For years, the Tampa Bay Rays have been trying to get taxpayers to build them a new ballpark. It doesn’t matter where the ballpark is located. They will go to Tampa, outside Tampa and even to Montreal for half the year. Wherever they go, you can be sure that they will do everything in their power to keep all negotiations closed off from the public until the very last second.
When the Rays do construct a new ballpark, it will be with a significant amount of taxpayer money. For years, it has been reported that the Rays are “willing to finance half of the cost of a new (ballpark)”. How nice of them. But the Rays couldn’t build it on their own if they wanted to because their owner isn’t wealthy enough to fund such a project.
This means the Rays will need as much taxpayer funds as possible. One big source of that comes from the tourist taxes collected in Pinellas County. This 6% tax on hotels/rentals is collected and put into a pot. It is then dispersed to certain projects that the city approves. In 2022, the pot had $95.8 million. According to the city county administrator, “40% can go to capital projects that would drive tourism … the other 60% funds tourism marketing”. Meaning, this money must be used for so-called tourism-generating projects.
According to county leaders, the Rays have not discussed using any other type of tax to pay for a new ballpark. But what happens when multiple projects require more money than the pot has in it? According to the Tampa Bay Times, County Commission members will then decide “what their priorities are” and who gets what.
For example, the Phillies are going to want a LOT of this money quite soon. They have played spring training in Clearwater, Florida since 1947. They also have shown an ability to get money out of local and state leaders for their spring training facility. Whether it is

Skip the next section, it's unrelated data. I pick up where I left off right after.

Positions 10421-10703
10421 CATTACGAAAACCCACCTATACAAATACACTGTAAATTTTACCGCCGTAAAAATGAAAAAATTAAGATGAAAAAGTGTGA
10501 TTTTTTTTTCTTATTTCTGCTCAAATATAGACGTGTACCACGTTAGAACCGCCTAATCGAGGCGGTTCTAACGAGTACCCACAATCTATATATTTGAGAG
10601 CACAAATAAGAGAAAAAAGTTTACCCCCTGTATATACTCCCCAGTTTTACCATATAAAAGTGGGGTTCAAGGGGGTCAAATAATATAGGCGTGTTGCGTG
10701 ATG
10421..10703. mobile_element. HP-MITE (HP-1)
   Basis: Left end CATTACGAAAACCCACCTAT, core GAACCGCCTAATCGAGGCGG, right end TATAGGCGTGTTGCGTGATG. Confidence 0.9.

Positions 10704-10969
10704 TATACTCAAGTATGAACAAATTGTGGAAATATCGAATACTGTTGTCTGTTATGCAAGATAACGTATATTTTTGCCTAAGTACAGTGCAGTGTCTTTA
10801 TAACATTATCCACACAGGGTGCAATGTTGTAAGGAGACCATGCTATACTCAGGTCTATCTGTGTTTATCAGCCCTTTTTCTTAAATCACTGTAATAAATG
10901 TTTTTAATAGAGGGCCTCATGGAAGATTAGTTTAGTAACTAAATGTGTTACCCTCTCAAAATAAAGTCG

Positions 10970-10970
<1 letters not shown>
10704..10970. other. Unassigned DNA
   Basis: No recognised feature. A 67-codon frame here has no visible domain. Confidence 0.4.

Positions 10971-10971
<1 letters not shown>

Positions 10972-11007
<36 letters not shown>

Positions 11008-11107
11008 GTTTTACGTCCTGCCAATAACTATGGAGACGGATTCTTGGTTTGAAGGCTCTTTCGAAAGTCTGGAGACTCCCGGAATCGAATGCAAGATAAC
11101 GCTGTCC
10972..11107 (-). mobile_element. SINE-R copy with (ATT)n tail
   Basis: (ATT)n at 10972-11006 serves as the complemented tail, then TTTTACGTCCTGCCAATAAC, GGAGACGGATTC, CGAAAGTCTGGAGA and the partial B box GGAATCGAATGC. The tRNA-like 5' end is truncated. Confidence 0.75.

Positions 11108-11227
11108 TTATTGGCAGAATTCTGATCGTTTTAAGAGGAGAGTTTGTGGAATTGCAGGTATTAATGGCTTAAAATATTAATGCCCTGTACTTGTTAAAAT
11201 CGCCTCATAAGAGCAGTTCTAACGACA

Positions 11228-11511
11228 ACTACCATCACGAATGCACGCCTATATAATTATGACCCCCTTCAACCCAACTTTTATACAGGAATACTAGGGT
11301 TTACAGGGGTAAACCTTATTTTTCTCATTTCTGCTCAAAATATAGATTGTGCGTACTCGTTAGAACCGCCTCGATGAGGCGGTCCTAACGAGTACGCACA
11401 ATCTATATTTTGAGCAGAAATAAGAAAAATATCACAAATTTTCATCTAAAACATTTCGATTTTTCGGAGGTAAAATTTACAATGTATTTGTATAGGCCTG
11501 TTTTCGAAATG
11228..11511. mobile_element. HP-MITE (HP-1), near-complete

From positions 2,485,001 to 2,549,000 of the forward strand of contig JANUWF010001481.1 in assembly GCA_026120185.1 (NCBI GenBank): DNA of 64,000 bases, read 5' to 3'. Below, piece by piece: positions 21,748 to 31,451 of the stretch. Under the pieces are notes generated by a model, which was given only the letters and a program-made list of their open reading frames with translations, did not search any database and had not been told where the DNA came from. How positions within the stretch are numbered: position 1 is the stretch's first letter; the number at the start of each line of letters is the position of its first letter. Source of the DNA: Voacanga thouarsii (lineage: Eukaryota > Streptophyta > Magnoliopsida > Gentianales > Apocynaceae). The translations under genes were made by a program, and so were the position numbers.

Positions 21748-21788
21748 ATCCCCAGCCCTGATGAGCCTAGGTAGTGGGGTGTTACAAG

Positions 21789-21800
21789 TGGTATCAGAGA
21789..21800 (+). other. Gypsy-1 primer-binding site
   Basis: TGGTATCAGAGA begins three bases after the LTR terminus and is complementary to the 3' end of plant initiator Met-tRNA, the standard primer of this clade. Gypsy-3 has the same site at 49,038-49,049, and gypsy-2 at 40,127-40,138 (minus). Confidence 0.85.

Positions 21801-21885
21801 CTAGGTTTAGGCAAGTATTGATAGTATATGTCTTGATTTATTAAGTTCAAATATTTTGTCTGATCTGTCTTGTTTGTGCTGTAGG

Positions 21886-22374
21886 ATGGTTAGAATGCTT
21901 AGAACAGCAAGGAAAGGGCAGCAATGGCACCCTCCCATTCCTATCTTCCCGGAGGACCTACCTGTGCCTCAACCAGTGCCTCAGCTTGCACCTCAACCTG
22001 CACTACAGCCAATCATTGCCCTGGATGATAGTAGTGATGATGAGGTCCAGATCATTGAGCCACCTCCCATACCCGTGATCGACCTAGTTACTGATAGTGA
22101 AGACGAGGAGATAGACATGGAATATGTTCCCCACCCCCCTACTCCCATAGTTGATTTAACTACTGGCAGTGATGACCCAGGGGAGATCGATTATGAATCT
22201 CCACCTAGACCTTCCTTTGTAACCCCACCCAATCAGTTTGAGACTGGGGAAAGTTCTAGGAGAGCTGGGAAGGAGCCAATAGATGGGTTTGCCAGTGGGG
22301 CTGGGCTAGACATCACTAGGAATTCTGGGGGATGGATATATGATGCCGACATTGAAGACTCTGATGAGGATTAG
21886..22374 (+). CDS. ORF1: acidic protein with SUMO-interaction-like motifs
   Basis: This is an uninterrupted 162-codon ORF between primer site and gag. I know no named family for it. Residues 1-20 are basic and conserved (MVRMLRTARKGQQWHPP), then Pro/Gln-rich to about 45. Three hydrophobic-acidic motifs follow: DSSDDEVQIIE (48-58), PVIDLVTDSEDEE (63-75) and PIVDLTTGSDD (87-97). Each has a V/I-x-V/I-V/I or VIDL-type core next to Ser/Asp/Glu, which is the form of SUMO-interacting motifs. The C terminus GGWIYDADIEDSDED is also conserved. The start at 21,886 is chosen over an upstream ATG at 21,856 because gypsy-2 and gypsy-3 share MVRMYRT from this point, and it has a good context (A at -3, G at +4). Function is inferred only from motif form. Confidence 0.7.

bribing purchasing donating large amounts of money to the exact local leaders who decide on Phillies projects or leaking out documents stating that the Phillies economic impact brings in absurd amounts of money for the area. Do I even need to explain the insanity of economic impact reports that the team paid someone to do?
In 2019, the Phillies demanded and received roughly $70 million in taxpayer money for upgrades to the Phillies spring-training facility. Last year, the Phillies wanted to build a massive new facility that would have cost $300 million. Although the big project was not agreed upon, the Phillies still bought a significant amount of land around their current spring training site.
So, on we go as the Phillies continue to need money every few years while only being asked to spend barely 15% of the cost from their own pocket.
Does it not make anyone else a bit nervous when you read things like this?
“The (Phillies) Complex is planning an $80 million expansion … Funding for the project is expected to come from multiple sources, including … a one-percent sales tax that’s used to fund infrastructure and public facilities…(the Phillies asked) for an additional $6 million … It was approved without opposition … As a result of the additional funds going toward the sports complex, funding for the Sand Key Bridge replacement will take a $6 million hit” – Tampa Bay Business Journal, 01/18/19
Clearwater has been laying out the carpet for the Phillies for many years now. In 2004, another city’s mayor noted that the ballpark that Clearwater had just built for the Phillies, made the mayor’s city look like their own ballpark was from the “Dark Ages”.
Good luck to whoever wins the most amount of public money!